In Other News: Suicide Bombings in Baghdad, US-Mexico Relations & More – January 22, 2021

January 22, 2021

Twin suicide bombings in Tayaran Square in central Baghdad yesterday killed more than 30 and wounded more than 100, the first suicide bombing in Iraq’s capital city in two years. ISIS has claimed responsibility for the attack. While ISIS and other militant groups have been involved in a spate of incidents across the country in recent months, attacks in the capital have been far less common. However, warnings have been escalating about a resurgent ISIS, and further attacks in Baghdad cannot be ruled out. Though the group was officially defeated in 2017, the drawdown of US troops from Iraq, combined with domestic unrest and the economic impact of the Covid-19 pandemic and low oil prices, have created an opening for it to regroup. Also contributing to the precarious security situation in Baghdad is the exchange of fire between Iran-backed militias operating in Iraq and U.S. and Coalition security forces and facilities, including a rocket attack that damaged the U.S. Embassy compound on December 21. The change of administration in the U.S. is likely to usher in large shifts to Washington’s posture toward Iran (including efforts to reengage in a nuclear deal) which could mitigate U.S.-Iran clashes within Iraq, and possibly toward Iraq, as well. Biden’s incoming Secretary of Defense, retired General Lloyd Austin, oversaw the withdrawal of forces from Iraq in 2011, only for the decision to be reversed following ISIS success in overrunning large swaths of the country. Austin was also involved in developing the military strategy that ultimately led to the (temporary) defeat of ISIS. The trajectory of U.S. policy in Iraq is not yet clear, but hopefully President Biden and General Austin’s past Iraq experience will ensure that they not lose sight of the threat ISIS poses to the region, even as the administration grapples with domestic public health and economic issues.

Mexican President Andrés Manuel López Obrador called on President Biden to make good on campaign promises for immigration reform. Indeed, Biden’s number two issue after dealing with the pandemic appears to be immigration. He has already sent to Congress a proposal for comprehensive immigration reform creating a pathway to citizenship for 11 million undocumented immigrants in the U.S. and signed executive orders rolling back Trump-era policies such as the “remain in Mexico” program for asylum seekers and construction of the border wall. Mexico has long wanted U.S. immigration reform, including a path for dual citizenship for Mexican nationals working in the U.S. More recently, Mexico has called on the U.S. to do more to support Central Americans suffering from crime, poverty, the pandemic, and recent natural disasters. This has become all the more urgent, as another caravan of more than 8,000 Honduran nationals crossed into Guatemala this week in their northbound quest to reach the United States. For his part, Biden’s proposed legislation includes $4 billion over four years to Guatemala, El Salvador, and Honduras to address the concerns that are causing people to flee. He has also appointed former U.S. Ambassador to Mexico Roberta Jacobson to coordinate southwest border security policy with the hope of managing these security challenges together with Mexico and Central America. López Obrador should welcome this engagement, even if he also seems concerned about an increased level of American meddling in Mexico’s internal affairs, particularly when it comes to labor laws, the environment, and human rights. The immigration debate in the United States will no doubt be fraught, but immigration reform may open avenues for further cooperation between the United States and Mexico.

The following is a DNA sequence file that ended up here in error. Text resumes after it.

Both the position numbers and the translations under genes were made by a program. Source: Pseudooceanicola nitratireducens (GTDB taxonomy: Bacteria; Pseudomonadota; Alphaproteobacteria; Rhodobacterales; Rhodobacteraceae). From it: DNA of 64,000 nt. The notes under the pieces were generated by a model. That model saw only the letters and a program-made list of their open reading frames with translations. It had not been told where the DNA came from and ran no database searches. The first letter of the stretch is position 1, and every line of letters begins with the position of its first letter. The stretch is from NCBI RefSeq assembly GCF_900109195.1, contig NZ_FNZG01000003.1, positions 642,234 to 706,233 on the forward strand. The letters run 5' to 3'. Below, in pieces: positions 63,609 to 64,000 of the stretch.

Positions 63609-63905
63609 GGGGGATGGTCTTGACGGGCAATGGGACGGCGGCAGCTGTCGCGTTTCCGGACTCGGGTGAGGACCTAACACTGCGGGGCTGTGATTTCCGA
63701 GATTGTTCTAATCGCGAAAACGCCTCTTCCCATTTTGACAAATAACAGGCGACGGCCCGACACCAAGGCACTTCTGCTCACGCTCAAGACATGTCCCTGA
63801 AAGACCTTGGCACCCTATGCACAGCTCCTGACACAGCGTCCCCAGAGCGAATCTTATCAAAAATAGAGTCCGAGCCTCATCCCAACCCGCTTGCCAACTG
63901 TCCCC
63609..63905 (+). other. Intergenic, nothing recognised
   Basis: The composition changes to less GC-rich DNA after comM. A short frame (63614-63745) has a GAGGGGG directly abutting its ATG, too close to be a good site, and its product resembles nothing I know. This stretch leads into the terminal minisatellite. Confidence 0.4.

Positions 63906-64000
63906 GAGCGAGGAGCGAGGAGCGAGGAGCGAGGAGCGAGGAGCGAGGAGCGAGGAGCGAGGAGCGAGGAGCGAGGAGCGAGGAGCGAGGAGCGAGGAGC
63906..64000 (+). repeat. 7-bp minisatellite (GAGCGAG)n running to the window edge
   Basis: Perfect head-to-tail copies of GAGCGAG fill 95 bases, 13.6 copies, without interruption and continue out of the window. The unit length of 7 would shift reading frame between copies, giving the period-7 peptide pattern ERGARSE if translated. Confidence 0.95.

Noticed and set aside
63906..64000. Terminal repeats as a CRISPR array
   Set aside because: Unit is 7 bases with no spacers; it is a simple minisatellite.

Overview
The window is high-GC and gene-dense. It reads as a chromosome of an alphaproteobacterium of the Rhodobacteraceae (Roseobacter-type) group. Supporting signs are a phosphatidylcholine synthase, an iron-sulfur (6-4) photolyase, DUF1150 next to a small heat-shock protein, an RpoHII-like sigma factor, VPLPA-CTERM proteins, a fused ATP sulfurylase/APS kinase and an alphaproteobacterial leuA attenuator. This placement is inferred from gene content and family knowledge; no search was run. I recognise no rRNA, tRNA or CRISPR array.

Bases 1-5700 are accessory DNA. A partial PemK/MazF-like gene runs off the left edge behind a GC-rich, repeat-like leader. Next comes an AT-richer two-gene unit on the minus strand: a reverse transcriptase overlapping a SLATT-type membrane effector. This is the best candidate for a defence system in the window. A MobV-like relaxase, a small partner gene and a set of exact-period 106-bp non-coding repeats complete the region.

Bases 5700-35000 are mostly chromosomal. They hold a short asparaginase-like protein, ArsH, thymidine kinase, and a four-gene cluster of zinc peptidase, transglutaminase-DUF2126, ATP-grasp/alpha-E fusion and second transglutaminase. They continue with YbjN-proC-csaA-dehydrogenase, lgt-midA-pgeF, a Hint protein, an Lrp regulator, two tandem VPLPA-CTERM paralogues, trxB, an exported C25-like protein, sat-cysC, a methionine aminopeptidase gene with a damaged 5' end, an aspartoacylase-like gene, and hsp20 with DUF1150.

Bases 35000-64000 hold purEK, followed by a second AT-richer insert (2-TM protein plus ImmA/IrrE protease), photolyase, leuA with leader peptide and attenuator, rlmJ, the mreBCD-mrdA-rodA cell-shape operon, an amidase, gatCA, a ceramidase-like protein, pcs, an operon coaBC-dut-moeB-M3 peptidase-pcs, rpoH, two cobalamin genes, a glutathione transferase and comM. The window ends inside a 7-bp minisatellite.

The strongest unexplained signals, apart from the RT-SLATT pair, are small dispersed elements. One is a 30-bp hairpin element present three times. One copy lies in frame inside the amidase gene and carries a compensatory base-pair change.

President Biden’s quick moves on environmental policy – rejoining the Paris Climate Agreement, cancelling the Keystone XL pipeline, and revisiting a Trump-era rollback of limits on methane emissions in the oil and gas value chain – will spark a short-term backlash but will ultimately make the US oil and gas industry more competitive globally. Cancelling Keystone XL, which was intended to deliver crude from Canadian oil sands to US Gulf Coast refineries, presents a rough start for the US-Canada economic relationship. Canada has long considered the pipeline an economic priority. But the oil market has undergone a fundamental shift since the line was first proposed more than a decade ago, and current dynamics of abundant oil and low prices make oil sands less viable regardless. Furthermore, as wealthier countries develop and implement national climate and emissions agendas, at least some of them are likely to establish emissions standards for imported goods. The EU has proposed binding methane emissions standards for imported oil and gas, and market chatter suggests that other oil and gas importers, particularly in Asia, are beginning to express an openness to paying a premium for “greener” imports. All this points to a global market in which oil and gas produced without environmental accounting and safeguards might be less palatable to the world’s biggest buyers and would thus put exports from countries with lax environmental standards at a disadvantage. If global trends in environmental awareness continue on this trajectory, emissions standards for imported goods may eventually expand to other regions and apply not only to oil and gas, but to goods across the board. Ultimately, a move toward alignment with international attitudes on environment and climate will likely mean better market access for U.S. industries in general.